Overview of mRNA extraction
The “central dogma” states that DNA gets transcribed into mRNA which is then translated into a protein. The term mRNA stands for messenger ribonucleic acid as it is the messenger between the directions of DNA and the creation of proteins by the ribosome. Researchers and industry laboratories extract mRNA from cells to study processes occurring in the cell. mRNA only accounts for 5% of the RNA in the cell so it is important to have a technique which will specifically purify this type of RNA. RNA is also very sensitive to Rnase contamination, which is found all over your skin as an antimicrobial. To avoid contamination it is helpful to have an efficient and simple method for mRNA extraction. A common method for mRNA extraction is the use of magnetic beads.
Why do mRNA extraction?
In scientific research and industry there are several scenarios in which mRNA extraction is needed. Recently mRNA has been in the news because pharmaceutical companies have developed mRNA vaccines against SARS-CoV-2. The amount of mRNA in the cell provides crucial information about what information (genes) is being processed and at what amounts. This translates understanding what genes are being turned into which proteins to what process is occurring in the body that is causing this mRNA to be present. Understanding mRNA also provides insight into what splicing events are taking place. The timing and abundance of certain mRNA can also indicate temporal processes.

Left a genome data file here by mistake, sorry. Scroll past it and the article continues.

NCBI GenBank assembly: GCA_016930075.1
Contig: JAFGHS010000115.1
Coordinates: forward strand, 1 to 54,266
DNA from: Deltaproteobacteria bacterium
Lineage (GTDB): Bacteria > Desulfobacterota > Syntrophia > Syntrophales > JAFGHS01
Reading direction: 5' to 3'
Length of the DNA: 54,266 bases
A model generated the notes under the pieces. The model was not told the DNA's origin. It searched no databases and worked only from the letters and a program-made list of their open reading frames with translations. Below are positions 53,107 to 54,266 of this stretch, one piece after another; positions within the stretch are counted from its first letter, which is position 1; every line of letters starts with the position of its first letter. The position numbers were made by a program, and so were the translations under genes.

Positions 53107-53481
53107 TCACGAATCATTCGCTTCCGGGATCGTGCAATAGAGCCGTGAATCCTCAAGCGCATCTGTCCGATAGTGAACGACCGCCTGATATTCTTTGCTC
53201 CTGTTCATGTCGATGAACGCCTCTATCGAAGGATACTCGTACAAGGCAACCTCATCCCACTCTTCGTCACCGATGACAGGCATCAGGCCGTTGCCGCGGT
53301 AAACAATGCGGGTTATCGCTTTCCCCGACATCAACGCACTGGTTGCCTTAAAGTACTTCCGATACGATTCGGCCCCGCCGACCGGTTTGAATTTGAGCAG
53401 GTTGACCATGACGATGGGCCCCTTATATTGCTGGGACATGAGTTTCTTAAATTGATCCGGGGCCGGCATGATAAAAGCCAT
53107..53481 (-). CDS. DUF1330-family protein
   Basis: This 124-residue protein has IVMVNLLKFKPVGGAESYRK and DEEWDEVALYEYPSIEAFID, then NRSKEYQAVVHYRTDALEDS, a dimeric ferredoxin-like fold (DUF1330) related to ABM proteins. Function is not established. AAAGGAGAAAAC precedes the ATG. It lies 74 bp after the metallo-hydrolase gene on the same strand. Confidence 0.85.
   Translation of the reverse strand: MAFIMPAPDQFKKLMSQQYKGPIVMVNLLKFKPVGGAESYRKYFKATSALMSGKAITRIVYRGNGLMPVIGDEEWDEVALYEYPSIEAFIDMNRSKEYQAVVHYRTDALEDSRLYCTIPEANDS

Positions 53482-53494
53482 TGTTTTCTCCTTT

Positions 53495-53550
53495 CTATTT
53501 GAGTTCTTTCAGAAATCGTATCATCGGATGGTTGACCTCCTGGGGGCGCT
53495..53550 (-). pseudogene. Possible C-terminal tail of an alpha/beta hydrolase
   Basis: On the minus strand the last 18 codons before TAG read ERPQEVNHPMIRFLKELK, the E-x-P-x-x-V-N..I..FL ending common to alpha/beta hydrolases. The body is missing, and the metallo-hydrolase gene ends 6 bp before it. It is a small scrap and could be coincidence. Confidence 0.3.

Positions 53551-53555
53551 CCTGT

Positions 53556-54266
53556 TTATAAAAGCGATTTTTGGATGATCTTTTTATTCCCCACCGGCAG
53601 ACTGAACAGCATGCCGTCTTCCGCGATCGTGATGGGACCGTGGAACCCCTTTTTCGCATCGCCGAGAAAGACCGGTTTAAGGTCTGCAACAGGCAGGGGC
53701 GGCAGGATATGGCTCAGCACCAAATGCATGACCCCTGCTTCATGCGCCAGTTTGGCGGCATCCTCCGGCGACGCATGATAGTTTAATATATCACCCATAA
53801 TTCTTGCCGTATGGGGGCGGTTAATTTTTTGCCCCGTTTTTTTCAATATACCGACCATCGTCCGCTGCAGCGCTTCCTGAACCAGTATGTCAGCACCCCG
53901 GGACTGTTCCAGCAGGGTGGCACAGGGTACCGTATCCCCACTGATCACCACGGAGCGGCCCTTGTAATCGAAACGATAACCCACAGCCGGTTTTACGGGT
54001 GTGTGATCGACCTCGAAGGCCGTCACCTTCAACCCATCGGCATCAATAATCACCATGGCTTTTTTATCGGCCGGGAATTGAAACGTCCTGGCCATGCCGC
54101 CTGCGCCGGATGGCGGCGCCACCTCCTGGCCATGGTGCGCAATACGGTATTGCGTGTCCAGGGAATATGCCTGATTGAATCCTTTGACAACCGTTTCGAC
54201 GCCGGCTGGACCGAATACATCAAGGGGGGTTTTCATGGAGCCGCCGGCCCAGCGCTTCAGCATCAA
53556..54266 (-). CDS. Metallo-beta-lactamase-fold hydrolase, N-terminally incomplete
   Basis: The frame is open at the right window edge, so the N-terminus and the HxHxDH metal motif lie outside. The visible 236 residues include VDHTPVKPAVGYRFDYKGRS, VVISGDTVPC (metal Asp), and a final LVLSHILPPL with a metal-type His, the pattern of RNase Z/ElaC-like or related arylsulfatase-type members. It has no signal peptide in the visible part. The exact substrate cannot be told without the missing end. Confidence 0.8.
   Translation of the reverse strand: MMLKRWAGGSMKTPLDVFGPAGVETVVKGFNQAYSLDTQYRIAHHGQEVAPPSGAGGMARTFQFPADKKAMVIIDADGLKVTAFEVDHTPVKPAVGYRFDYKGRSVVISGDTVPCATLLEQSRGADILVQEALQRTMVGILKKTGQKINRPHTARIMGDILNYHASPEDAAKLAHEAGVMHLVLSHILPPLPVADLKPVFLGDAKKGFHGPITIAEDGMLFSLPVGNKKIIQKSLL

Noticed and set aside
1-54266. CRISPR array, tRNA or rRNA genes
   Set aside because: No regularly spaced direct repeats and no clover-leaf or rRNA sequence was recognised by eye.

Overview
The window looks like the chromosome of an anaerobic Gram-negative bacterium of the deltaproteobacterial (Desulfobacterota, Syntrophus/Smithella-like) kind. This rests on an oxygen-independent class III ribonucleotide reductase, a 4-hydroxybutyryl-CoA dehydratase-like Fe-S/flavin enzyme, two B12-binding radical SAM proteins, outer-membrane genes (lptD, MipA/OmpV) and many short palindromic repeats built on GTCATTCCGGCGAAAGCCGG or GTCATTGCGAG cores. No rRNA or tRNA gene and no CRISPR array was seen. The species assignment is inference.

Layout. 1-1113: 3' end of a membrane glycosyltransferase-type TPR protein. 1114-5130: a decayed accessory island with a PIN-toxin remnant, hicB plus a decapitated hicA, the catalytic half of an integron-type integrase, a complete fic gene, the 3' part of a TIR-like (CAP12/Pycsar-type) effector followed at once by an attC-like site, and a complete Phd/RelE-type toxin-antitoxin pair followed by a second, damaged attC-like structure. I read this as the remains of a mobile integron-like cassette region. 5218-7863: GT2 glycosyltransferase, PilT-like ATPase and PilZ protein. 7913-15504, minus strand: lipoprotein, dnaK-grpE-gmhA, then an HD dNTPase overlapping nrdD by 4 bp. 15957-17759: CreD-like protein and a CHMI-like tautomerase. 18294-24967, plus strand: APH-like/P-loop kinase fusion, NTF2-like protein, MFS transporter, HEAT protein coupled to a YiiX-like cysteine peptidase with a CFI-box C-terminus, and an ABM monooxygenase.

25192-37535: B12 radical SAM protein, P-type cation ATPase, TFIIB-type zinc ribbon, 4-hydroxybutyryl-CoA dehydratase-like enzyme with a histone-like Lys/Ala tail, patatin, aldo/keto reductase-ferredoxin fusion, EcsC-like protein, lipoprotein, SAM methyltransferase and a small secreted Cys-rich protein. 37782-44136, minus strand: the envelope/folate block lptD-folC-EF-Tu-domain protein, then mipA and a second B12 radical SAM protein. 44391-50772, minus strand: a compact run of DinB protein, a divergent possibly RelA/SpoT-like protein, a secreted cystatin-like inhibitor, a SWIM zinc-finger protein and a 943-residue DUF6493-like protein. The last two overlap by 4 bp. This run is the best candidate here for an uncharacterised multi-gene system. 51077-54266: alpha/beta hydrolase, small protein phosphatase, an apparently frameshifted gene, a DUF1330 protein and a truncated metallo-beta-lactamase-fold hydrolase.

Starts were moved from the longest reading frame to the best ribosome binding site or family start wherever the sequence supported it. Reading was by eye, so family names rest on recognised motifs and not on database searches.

Total RNA can be purified using organic extraction (phenol-chloroform), silicon based spin columns, or magnetic beads. After total RNA purification, mRNA requires more purification steps. Magnetic beads are a popular method for the specific mRNA extraction. The beads utilize the poly-A tail on mRNA which makes it unique from other RNA. This is especially helpful in separating it from rRNA which is much more abundant. This technique has a common protocol in many laboratories.
mRNA extraction conclusion
mRNA extraction is important to research and industry settings. In research mRNA offers important insight into what proteins are being translated or how much transcript is being produced by the cell. Clinically it has become vastly important with its role in the SARS-CoV-2 vaccine. Synthetic mRNA production requires a purification step to get the final mRNA product out of the solution in which it was transcribed. For this purpose scaling up will be important. Modern separators offer the ability to do scalable production without compromising speed and safety of the sample.
By Lluis M. Martínez, SEPMAG Chief Scientific Officer
About the Author: Founder of SEPMAG, Lluis holds a PhD in Magnetic Materials by the UAB. He has conducted research at German and Spanish academic institutions. Having worked in companies in Ireland, USA and Spain, he has more than 20 years of experience applying magnetic materials and sensors to industrial products and processes.
Lluis Martinez, email@example.com